To create a basic bot using Visual Studio 2019, follow the steps below to create a working skeleton project you can build upon. These instructions should work (but are currently untested) on versions of Visual Studio newer than 2019.
- This tutorial assumes you are using a pre-built copy of the library from a release, or from one of the artifacts on our github page. This is much easier than building it yourself and in most cases you do not need to build your own copy of the library. You can also skip this entire tutorial, and obtain a pre-made visual studio template containing the latest D++ build (for 32 and 64 bit, release and debug profiles) by clicking here.
- Make sure you have Visual Studio 2019. Community, Professional or Enterprise work fine. These instructions are not for Visual Studio Code. You can download the correct version here.
- Start visual studio and choose to create a new project
- Choose the project type "Console Project" and click next
- Name your bot project. In this example i just chose the name 'MyBot'. You can have any name you like here.
- Open the zip file you downloaded which contains the D++ dlls, include files and lib file. Drag and drop this to your local machine and make note of where you placed it. This location will be important in later steps.
- Back inside visual studio, right click on the project (not solution!) in the tree in your visual studio window. choose 'Properties'.
- The next step is to populate the include directories and library directories sections with the paths to the D++ library and include files. The next steps will guide you through how to do this.
- Click 'edit' when prompted to edit the include paths section. Add the path to the include folder you extracted to your machine, which we took note of earlier. Note that it is important to add the dpp-9.0 folder, not any other folder, to this list:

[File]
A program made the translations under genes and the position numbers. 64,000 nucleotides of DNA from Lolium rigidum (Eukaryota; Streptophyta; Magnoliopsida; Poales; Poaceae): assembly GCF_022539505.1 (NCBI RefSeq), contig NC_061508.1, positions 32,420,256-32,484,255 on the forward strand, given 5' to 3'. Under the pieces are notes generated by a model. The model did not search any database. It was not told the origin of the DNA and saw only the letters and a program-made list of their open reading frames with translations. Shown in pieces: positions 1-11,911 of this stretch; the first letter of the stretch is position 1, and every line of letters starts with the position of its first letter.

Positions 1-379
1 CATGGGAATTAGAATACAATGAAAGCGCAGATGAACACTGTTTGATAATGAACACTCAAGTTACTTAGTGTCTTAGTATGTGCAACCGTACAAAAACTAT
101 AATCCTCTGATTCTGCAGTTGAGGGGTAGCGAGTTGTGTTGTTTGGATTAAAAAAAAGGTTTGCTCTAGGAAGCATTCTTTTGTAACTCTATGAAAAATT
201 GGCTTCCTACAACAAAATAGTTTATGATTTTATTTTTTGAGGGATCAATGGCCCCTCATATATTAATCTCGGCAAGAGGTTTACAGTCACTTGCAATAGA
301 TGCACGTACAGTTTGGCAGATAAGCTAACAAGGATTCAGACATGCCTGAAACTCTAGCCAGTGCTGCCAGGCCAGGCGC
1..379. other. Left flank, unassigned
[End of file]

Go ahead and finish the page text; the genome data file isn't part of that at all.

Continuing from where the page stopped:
- Going back to the previous window, now edit the library paths. Again click 'edit' when prompted to edit the library paths section. Add the path to the library folder you extracted to your machine, which we took note of earlier. Note that once more it is important to add the dpp-9.0 folder within it, not any other folder, to this list. Also be aware this is a different folder than the one you just added for includes!
- Double check at this point that all the directories are filled in correctly. They should look generally like the ones in the screenshot below:
- Go to the general section in the same window now, and look for the drop down list laballed "C++ Language Standard". Make sure the selected option is C++17 Standard (/std:c++17)
- Again within the same window, go to the input section, under the linker category, and add 'dpp.lib;' to the start of the libraries to include, as shown below:
- Now you can paste some code into the editor, completely replacing the 'hello world' application that visual studio made for you. The example code here is the basic bot from the first example on this site. You should at this point also double check that the architecture you have selected (in this case x86) matches the version of the dll/lib files you downloaded from the website. This is important as if you mismatch them the compilation will just fail.
- Go to the build menu and choose Build Solution (A handy shortcut for this is to just press F7):
- Observe the build output. There may be warnings, but so long as the build output ends with "1 succeeded" then the process has worked. You may now run your bot!
- If you get an error that a dll is missing (e.g.
opus.dll) when starting your bot, then simply copy all dlls from the bin directory of where you extracted the DPP zip file to, into the same directory where your bot's executable is. You only need to do this once. There should be several of these dll files:
libcrypto.dll (or similarly named SSL related files),
- Please note that if you change the artchitecture (step 13) you must reconfigure all of steps 7 through 12 again as these configurations are specific to each architecture. This is to allow for different sets of precompiled libs, e.g. for
- You should run your bot from a command prompt. If you do not, and it exits, you will not be able to see any output as the window will immediately close.
- Stuck? You can find us on the official discord server - ask away! We don't bite!